Moreover, another poster attempted to distinguish between force and violence, which revealed this even more starkly. Namely, if the police arrest you, this is force. If you resist arrest, it is violence. However, physical force is the definition of violence, and whether or not this is viewed as legitimate, this remains violent. Other terms such as "structural violence" further distort word meaning, diminishing the weighty importance of them. Structural violence refers to how a social structure or institution harms people by stopping them from meeting their needs because of prejudice against them (whether based on race, sex, nationality, age, sexuality, etc.)

While this certainly a problem and should be addressed, it does not require violence to exercise discrimination based on prejudice in every case. We all use discrimination constantly, and there is rarely, if ever, violence of any kind involved. Something that does not use violence can still be fought (though in my view by non-violence only) but the real point is that if something does not involve physical force, we should not call it so. Otherwise words lose their meanings and weight. It can serve to excuse things by the mistaken view that "all interaction is coercive" or "police actions cannot by definition be violence." These are legitimating confusions, ones that are useful to conceal what is really occurring. 

Wednesday, July 13, 2011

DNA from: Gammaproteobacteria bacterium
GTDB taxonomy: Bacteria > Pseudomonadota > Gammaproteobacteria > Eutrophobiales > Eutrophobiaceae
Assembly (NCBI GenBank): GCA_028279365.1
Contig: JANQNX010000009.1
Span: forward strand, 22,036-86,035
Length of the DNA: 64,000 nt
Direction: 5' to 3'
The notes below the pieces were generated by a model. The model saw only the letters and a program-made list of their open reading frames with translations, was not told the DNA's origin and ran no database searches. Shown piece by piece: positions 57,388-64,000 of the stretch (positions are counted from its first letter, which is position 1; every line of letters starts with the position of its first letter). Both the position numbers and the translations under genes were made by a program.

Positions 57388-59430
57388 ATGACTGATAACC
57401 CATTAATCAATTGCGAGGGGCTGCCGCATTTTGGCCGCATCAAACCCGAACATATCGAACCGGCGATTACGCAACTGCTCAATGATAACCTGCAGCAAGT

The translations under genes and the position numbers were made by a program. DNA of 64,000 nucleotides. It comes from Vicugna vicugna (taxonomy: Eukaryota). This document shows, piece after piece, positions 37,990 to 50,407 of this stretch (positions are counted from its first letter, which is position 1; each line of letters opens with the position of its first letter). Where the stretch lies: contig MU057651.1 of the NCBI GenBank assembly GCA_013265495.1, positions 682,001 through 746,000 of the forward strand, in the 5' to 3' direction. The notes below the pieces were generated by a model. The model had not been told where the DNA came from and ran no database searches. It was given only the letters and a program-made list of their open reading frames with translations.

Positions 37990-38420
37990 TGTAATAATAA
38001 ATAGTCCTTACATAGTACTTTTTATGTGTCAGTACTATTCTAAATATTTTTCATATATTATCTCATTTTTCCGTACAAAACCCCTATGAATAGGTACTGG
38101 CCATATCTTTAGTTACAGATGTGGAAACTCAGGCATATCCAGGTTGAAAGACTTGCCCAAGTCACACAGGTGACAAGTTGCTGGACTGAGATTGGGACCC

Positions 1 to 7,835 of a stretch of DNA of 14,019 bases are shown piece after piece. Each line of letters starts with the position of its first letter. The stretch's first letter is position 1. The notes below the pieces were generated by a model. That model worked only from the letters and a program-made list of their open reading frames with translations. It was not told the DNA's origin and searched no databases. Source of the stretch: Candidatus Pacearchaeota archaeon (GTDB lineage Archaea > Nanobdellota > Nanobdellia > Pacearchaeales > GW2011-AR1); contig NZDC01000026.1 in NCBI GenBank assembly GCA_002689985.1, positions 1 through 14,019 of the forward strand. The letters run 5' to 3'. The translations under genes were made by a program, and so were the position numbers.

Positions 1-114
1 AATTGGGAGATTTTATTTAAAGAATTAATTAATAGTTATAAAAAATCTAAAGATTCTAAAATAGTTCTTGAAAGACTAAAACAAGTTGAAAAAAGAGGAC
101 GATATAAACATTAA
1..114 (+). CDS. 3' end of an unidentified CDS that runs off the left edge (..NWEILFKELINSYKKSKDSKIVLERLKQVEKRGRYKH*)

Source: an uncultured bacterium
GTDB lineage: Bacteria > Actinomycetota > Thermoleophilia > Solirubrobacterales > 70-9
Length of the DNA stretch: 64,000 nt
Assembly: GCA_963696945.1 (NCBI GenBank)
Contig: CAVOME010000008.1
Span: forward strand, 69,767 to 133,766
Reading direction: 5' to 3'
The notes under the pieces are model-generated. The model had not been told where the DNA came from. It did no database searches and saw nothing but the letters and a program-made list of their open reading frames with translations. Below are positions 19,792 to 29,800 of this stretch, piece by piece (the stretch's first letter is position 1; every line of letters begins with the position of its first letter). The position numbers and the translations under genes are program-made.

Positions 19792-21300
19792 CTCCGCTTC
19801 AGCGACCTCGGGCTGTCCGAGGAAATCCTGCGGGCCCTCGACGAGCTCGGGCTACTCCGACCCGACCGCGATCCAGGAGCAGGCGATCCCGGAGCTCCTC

Assuming the Point That Must be Proven

Otherwise known as "begging the question" (commonly misinterpreted as "leading inevitably to the question" but in fact is from begetting the question, that is, starting with your conclusion and going from this, a classic logical fallacy. I found an example of this online which encapsulates this fallacy perfectly in the article "Liberalism and the two roads to nihilism" by Fred Hutchinson, on the right-wing Renew America site. The particular section I will be analyzing is found just over the header "the closed system fallacy" (humorous, a logical fallacy being made right before the accusation of another is leveled, but then humor seems lost on the writer of this article). 

"If the mind is a hybrid entity composed of material and spiritual elements, one would expect to find links between the mind and the brain. Starting from this expectation, the claim that brain-mind links prove that the mind is entirely material is obviously absurd. Like a magician who diverts attention with one hand so the audience does not notice what the other hand is doing, the materialist con man cleverly misdirects our attention so that we do not notice the absurd premise of the argument."